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Defense Secretary Lloyd Austin on Thursday, Oct. 6, 2022, directed senior defense leaders to begin changing the names of military bases and assets honoring the Confederacy, including nine Army bases. The bases named for Confederate generals are Fort Polk in Louisiana, Fort Benning and Fort Gordon in Georgia, Fort Bragg in North Carolina, Fort A.P. Hill, Fort Lee and Fort Pickett in Virginia, Fort Rucker in Alabama, and Fort Hood in Texas. Officials have said they would not recommend a name change for Camp Beauregard in Louisiana, which was also named for a Confederate general, because it is owned by that state’s National Guard. 

Defense Secretary Lloyd Austin on Thursday, Oct. 6, 2022, directed senior defense leaders to begin changing the names of military bases and assets honoring the Confederacy, including nine Army bases. The bases named for Confederate generals are Fort Polk in Louisiana, Fort Benning and Fort Gordon in Georgia, Fort Bragg in North Carolina, Fort A.P. Hill, Fort Lee and Fort Pickett in Virginia, Fort Rucker in Alabama, and Fort Hood in Texas. Officials have said they would not recommend a name change for Camp Beauregard in Louisiana, which was also named for a Confederate general, because it is owned by that state’s National Guard.  (Library of Congress)

WASHINGTON — Defense Secretary Lloyd Austin on Thursday directed senior defense leaders to begin changing the names of military bases and assets honoring the Confederacy, bringing the Pentagon in line with recommendations issued by a congressional commission.

Austin said he agreed with the findings of the Naming Commission, a group convened by Congress to purge the military of commemorative references to the Confederacy, and is committed to implementing the renaming plan as soon as possible.

“The installations and facilities that our department operates are … powerful public symbols of our military,” Austin wrote in a memo to senior officials. “The names of these installations and facilities should inspire all those who call them home, fully reflect the history and the values of the United States and commemorate the best of the republic that we are all sworn to protect.”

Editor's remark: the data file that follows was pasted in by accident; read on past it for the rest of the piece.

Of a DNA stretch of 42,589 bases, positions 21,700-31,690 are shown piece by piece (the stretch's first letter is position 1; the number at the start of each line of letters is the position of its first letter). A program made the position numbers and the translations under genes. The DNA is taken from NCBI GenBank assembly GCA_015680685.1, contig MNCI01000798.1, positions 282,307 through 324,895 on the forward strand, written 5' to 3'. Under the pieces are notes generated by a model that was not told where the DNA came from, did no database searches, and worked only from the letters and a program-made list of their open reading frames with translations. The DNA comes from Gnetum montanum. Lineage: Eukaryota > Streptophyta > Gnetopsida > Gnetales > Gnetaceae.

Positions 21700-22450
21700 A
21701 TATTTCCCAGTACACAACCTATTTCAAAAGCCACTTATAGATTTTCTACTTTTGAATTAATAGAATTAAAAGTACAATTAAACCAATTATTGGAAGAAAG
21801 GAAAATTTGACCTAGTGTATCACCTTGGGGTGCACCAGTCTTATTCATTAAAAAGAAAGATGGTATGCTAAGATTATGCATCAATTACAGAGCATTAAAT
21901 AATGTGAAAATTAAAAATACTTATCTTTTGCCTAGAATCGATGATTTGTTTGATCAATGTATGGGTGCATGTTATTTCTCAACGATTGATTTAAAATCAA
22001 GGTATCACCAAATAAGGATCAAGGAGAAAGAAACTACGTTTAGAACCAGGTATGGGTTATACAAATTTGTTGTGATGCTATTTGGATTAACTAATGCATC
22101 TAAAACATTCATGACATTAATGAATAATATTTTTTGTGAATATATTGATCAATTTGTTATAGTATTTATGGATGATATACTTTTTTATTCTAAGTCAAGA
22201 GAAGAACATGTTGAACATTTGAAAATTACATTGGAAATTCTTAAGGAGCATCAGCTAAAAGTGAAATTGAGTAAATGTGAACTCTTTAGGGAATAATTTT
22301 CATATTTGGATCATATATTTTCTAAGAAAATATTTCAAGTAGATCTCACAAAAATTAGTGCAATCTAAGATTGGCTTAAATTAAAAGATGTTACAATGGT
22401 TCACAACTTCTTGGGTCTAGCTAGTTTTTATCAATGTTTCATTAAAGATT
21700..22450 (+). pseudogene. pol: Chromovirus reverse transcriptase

The guided-missile cruiser USS Chancellorsville sails through the Taiwan Strait on Sunday, Aug. 28, 2022.

The guided-missile cruiser USS Chancellorsville sails through the Taiwan Strait on Sunday, Aug. 28, 2022. (Justin Stack/U.S. Navy)

The secretary said he established a working group to review the commission’s report, develop a plan of action and oversee the full implementation of the renaming recommendations. Defense Department leaders and the service branches must hold off until Dec. 18 to begin part of the process due to a mandatory 90-day waiting period required by Congress. Changes to the Pentagon’s memorialization and naming processes can begin immediately, however.

Commissioners spent 18 months reviewing more than 1,100 assets linked to the Confederacy, including installations, ships, monuments, symbols and paraphernalia. Their first report called for the renaming of nine Army bases: Fort Benning in Georgia, Fort Bragg in North Carolina, Fort Gordon in Georgia, Fort A.P. Hill in Virginia, Fort Hood in Texas, Fort Lee in Virginia, Fort Pickett in Virginia, Fort Polk in Louisiana and Fort Rucker in Alabama.

The second report focused on assets at the U.S. Military Academy and the U.S. Naval Academy, recommending West Point take down a famous portrait of Confederate Gen. Robert E. Lee, while the third and final report addressed all other property under the jurisdiction of the Defense Department.

The list of recommended changes includes the renaming of guided-missile cruiser USS Chancellorsville, which was recently deployed to the East Sea to carry out exercises with Japan and South Korea amid provocations by North Korea, and the stripping of the Confederate Memorial at Arlington National Cemetery in Virginia to its base.

It is projected to cost an estimated $62.5 million to carry out the renaming work.

“The department’s implementation of the commission’s recommendations … will give proud new names that are rooted in their local communities and that honor American heroes whose valor, courage and patriotism exemplify the very best of the United States military,” Austin wrote.

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Svetlana Shkolnikova covers Congress for Stars and Stripes. She previously worked with the House Foreign Affairs Committee as an American Political Science Association Congressional Fellow and spent four years as a general assignment reporter for The Record newspaper in New Jersey and the USA Today Network. A native of Belarus, she has also reported from Moscow, Russia.

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